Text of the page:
At CES earlier this year, Anker introduced the 535 Portable Power Station, the latest entrant in its PowerHouse lineup of large portable batteries for supporting electronic devices while camping, during power outages, and in other situations where you’re off the grid.
I’ve had a bit of time to test out the $500 Anker 535, and it delivers a handy set of connectivity options for charging up a variety of devices, and a decent charging capacity that can keep things going for quite a while.
The Anker 535 includes a 512 watt-hour battery, and it weighs in at a hefty 16.5 pounds (7.5 kg), so while it’s not something you’re going to want to carry with you on a hike, it’s compact enough to be stored out of the way in your home or easily transported in a car.
While I haven’t an opportunity to use the Anker 535 out on the road yet, I have been able to test it out around the house and it was comforting to know it was available during a couple of ice storms in my area over the winter, even though we ultimately experienced nothing more than a few power blips here and there.
So while I haven’t needed the power station in a true off-the-grid scenario, I’ve used it quite a bit around the house for powering and charging up various devices, and it’s worked very well.
There’s a host of ports and outlets including four AC outlets supporting devices up to 500 watts, one USB-C port that supports fast charging at up to 60 watts, three USB-A ports, and one 12V vehicle-style outlet. An integrated light bar on the front of the unit helps to illuminate your surroundings while also making it easy to manage all of the devices you might be connecting to its ports.
The power station comes with a 120-watt AC adapter, and it can also be recharged at 60 watts via its USB-C port. For even faster recharging (0 to 80% in about two and a half hours), you can connect via both methods simultaneously. It can also be recharged via a vehicle power port (though that will take significantly longer at just 12 watts), or via any 12V–28V solar panel charger equipped with an 8mm DC power connector.
On the front of the unit, there’s an informative LED display that shows the current battery level in both percentage and a rougher pictorial display, and it reports real-time input and output wattages, as well as the estimated time to fully recharge or to power connected devices. A series of icons across the top of the display can illuminate to let you know what types of devices are currently connected and provide high- and low-temperature warnings.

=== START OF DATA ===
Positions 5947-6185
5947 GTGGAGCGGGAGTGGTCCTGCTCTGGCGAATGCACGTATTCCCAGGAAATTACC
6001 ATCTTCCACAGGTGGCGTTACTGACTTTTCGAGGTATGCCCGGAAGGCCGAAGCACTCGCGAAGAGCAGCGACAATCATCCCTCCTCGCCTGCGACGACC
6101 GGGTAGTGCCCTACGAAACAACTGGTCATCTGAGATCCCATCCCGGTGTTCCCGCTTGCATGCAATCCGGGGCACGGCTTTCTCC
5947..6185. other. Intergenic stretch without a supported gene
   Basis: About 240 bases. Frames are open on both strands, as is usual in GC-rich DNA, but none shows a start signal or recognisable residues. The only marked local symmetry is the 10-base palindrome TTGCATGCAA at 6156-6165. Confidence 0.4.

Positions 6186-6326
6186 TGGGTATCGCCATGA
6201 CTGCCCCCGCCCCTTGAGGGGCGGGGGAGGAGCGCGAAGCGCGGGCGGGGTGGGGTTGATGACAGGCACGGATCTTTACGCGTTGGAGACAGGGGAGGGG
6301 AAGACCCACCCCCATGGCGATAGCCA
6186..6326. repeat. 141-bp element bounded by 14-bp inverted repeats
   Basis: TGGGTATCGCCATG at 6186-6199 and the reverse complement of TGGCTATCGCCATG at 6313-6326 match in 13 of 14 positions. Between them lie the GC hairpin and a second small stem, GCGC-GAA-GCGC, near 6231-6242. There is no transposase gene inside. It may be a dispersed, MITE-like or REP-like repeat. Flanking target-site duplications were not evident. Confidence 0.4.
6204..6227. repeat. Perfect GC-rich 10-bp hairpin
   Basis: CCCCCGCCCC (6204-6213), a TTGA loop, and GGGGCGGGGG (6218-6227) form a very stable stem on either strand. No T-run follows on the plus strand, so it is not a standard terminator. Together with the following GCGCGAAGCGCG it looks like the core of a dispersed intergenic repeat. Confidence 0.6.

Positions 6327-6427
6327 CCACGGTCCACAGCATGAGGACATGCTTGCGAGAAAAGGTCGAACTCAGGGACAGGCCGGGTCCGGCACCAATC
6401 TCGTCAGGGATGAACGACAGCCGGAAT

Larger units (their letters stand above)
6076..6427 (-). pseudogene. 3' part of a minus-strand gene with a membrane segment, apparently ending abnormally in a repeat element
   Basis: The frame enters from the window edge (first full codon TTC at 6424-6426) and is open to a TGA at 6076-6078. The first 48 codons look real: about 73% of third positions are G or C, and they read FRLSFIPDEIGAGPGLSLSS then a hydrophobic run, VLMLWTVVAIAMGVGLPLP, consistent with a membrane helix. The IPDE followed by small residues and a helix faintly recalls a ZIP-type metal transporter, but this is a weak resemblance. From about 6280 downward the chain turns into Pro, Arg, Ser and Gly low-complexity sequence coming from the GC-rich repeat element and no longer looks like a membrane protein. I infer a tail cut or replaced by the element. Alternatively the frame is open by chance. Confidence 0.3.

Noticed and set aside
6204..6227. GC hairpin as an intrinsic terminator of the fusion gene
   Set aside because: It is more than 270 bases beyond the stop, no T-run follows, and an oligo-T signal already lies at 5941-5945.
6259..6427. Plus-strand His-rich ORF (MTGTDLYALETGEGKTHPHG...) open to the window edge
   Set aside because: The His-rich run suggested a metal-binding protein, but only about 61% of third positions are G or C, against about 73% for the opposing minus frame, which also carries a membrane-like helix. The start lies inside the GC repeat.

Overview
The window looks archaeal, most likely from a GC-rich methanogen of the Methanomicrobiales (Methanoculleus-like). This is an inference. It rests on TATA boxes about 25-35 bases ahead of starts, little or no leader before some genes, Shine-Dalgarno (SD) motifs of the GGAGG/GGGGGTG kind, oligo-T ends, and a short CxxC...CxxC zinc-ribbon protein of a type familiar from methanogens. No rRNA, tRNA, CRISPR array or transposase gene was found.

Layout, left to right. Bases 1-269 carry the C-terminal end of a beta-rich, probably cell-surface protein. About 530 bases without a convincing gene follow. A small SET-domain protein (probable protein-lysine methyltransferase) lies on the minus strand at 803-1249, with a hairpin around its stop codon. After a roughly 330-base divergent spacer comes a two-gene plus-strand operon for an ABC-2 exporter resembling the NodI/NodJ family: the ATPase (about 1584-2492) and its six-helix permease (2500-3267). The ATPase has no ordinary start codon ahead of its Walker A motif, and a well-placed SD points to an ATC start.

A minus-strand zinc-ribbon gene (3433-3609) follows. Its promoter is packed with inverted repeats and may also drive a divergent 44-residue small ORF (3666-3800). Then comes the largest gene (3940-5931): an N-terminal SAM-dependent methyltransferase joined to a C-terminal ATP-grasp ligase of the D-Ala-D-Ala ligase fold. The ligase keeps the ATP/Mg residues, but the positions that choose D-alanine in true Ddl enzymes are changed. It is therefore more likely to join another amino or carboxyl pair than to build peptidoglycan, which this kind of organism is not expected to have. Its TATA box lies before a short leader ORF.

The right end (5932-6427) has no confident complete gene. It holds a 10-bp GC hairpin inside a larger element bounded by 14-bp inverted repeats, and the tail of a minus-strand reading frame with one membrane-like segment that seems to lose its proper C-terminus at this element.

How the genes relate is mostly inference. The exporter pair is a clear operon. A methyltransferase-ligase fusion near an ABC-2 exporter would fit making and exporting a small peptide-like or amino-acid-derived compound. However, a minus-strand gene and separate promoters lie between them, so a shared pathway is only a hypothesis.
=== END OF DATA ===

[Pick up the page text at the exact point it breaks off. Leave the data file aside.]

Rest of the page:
I really like the amount of detail shown on the display, letting you know exactly which ports are currently active and giving you up-to-the-second data on input or output so you can tell how much battery life you have left or how long the station will take to recharge, or even just to have an understanding of how much power an individual device draws while charging.
A switch near the AC outlets let you turn a power-saving mode on and off. When turned on, the power station will automatically turn off once all connected devices are fully charged, saving battery. Turning it off will provide continuous, stable power for devices like CPAP machines that are running constantly while connected to the power station.
Anker says the 535 power station can fully charge a MacBook Air more than eight times or run a 40-watt CPAP machine for more than a full night’s sleep, and while I didn’t test those claims specifically, I did find it to offer plenty of power for the tasks I did test.
For example, fully recharging an iPad Air from the station’s USB-C port took about an hour and a half and used approximately 6% of the power station’s total capacity. I tested a variety of other devices from powering a room fan to recharging a cordless razor to running a HomePod and a lamp, all at the same time, and the Anker 535 had no problems keeping up.
Keep in mind that the 500-watt limit for the station means it won’t be able to power some high-load devices like hot plates, toasters, hairdryers, and many larger household appliances.
The Anker 535 Portable Power Station is priced at $499.99, but the company has several other options available at a range of price points. The 521 model at 256 watt-hours has half the capacity of the 535, but it also comes at half the price, checking in at $249.99. It does also sacrifice some ports, checking in with two AC outlets instead of four, and two USB-A ports instead of three.
There’s also an even smaller 511 model at 97-watt hours, normally priced at $219.99 and featuring a single 100-watt AC outlet, a 45-watt USB-C port, and two USB-A ports.
Finally, there’s a pair of older models, the 389 watt-hour 533 model priced at $459.99 and the highest-capacity 545 model with 778 watt-hours of energy and priced at $699.99.
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